Some lay explanations about gravitational lenses

The press has been very vocal about gravitational lenses lately. The discovery is worth the attention.

Gravitational waves are to gravitation what light or radio waves are to electro-magnetic forces. They are a very natural solution to the equation of Einstein that are the foundation of general relativity, the theoretical frame that describes gravitation.

The Einstein equation looks like

G_{μν }= 8ΠG T_{μν .}

The right hand side, T_{μν} , describes matter and energy location and velocities while the left hand side, G_{μν ,} is constructed from a prescription to measure distances. It is therefore natural to expect that if the matter oscillates in a proper way, like for example two bodies orbiting around one another, the prescription to measure the distances will also oscillate. These are gravitational waves. They modify the distances that we measure between objects, even if those objects don’t move.

One can visualise to some extend what this means by imagining two boats on a lake and by giving as a prescription to measure the distance between them that one measures the length of a spanned rope following the surface of the water between the two boats. Comes a wave between the two boats, the surface of the water is modified, the length of the rope changed, and the distance measured following the prescription modified, although neither boat has moved.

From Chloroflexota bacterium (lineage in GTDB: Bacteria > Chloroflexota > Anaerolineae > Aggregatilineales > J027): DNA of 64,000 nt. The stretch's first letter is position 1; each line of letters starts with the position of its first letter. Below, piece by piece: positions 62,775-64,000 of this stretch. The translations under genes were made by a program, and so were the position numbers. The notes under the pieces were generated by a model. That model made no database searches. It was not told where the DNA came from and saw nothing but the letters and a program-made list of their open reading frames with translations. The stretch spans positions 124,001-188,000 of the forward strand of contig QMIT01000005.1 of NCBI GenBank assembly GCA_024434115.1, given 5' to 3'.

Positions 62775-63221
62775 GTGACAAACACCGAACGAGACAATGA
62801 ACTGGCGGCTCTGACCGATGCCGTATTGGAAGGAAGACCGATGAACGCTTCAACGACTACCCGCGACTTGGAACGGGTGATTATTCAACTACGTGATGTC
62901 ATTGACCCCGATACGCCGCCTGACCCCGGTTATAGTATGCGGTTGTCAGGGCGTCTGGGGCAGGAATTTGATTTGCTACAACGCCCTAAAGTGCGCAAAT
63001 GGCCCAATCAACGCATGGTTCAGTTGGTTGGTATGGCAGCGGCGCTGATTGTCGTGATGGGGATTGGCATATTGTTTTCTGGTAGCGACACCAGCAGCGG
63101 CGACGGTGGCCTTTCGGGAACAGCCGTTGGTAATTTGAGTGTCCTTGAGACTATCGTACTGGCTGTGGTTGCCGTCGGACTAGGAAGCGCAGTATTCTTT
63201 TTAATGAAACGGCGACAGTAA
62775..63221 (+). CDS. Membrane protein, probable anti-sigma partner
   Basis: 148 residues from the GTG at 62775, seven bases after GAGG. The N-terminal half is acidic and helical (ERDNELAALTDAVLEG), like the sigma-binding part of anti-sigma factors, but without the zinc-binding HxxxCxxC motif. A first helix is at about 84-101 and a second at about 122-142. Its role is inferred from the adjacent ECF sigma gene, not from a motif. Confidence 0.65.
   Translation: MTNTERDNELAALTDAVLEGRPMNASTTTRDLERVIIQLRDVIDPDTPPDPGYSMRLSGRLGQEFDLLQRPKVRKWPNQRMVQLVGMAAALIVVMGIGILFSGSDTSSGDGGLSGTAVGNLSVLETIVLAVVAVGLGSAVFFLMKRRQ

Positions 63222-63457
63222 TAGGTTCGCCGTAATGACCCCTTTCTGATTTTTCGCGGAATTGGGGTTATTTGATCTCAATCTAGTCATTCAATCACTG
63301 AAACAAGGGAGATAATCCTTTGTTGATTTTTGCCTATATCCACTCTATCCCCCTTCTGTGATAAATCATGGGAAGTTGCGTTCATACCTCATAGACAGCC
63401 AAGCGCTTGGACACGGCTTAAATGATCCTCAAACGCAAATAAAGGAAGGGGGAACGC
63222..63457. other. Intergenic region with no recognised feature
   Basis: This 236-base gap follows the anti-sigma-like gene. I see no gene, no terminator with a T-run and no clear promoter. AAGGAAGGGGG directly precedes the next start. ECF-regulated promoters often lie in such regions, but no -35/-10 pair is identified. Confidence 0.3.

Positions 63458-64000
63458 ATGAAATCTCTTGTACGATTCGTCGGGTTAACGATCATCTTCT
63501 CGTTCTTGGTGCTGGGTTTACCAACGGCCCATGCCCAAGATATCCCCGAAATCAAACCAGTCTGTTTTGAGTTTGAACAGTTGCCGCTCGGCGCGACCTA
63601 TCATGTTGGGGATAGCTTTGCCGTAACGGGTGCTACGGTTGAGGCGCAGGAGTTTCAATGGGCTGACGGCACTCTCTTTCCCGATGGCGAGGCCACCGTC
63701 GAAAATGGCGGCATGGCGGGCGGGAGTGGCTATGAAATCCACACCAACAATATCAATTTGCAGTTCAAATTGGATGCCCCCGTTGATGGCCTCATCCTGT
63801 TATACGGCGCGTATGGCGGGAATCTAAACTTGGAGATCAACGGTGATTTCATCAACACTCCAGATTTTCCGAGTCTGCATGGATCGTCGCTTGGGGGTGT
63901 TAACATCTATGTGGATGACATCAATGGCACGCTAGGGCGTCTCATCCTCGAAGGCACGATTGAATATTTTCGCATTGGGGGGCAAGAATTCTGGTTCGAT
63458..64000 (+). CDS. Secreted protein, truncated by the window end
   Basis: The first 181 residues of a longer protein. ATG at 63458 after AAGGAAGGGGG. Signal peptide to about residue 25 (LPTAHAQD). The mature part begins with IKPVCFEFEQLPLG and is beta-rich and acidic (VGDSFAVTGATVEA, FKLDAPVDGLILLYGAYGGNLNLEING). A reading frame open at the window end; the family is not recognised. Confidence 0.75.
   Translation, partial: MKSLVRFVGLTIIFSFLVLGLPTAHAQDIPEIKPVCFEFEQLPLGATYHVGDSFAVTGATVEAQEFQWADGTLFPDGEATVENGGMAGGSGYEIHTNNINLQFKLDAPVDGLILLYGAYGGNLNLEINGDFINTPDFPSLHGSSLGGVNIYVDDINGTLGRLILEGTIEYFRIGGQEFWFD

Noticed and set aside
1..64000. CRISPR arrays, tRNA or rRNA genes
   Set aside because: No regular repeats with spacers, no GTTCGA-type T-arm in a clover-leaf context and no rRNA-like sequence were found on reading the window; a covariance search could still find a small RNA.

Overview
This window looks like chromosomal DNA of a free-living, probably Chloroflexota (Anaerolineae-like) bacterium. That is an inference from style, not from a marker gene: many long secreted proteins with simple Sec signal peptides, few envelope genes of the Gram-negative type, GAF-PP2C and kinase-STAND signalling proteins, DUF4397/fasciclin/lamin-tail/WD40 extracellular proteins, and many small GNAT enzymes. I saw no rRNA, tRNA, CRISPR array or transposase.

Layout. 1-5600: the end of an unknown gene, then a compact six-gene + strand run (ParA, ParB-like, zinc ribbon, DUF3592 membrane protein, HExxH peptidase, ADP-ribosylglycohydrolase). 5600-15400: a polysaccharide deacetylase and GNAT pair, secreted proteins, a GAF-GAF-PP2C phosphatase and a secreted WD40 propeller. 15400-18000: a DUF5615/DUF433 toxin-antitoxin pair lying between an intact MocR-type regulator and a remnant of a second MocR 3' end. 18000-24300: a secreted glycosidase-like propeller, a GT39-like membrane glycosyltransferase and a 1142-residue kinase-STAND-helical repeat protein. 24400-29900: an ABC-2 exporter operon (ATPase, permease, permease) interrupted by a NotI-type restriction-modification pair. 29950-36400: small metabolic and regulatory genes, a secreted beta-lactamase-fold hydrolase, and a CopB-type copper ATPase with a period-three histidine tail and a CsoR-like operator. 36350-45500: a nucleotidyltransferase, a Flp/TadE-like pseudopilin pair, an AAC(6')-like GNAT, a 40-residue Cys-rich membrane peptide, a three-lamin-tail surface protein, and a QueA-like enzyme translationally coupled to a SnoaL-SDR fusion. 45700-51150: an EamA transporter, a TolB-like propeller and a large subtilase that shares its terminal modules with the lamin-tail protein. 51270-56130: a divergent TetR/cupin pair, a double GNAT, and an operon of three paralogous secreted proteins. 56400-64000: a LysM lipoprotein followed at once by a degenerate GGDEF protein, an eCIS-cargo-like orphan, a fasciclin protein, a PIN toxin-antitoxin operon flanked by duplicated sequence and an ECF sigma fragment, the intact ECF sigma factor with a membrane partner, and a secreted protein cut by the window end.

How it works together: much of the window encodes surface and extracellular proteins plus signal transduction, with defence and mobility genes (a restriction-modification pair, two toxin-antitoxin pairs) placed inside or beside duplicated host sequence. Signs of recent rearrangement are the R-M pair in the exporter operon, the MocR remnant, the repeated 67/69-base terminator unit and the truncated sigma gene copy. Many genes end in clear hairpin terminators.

The difficulty in this game is that the effect is extraordinarily small. Typical effects are characterised by a number of the order of10^{-22 }. This is 0.00000000000000000000001. It is like 1 10 thousandth (1/10’000) of a second compared to the age of the Universe. This explains why it took so long to obtain this result and why the feat described February 11 by the LIGO team is so remarkable. The scientific paper describing the discovery is by a large team, it is to be found as *Abbott et al. Phys. Rev. Lett. 116, 061102.*

The discovery is a milestone in physics, it is also the first observation of an astronomical phenomena that cannot be observed in any other way. More on this later.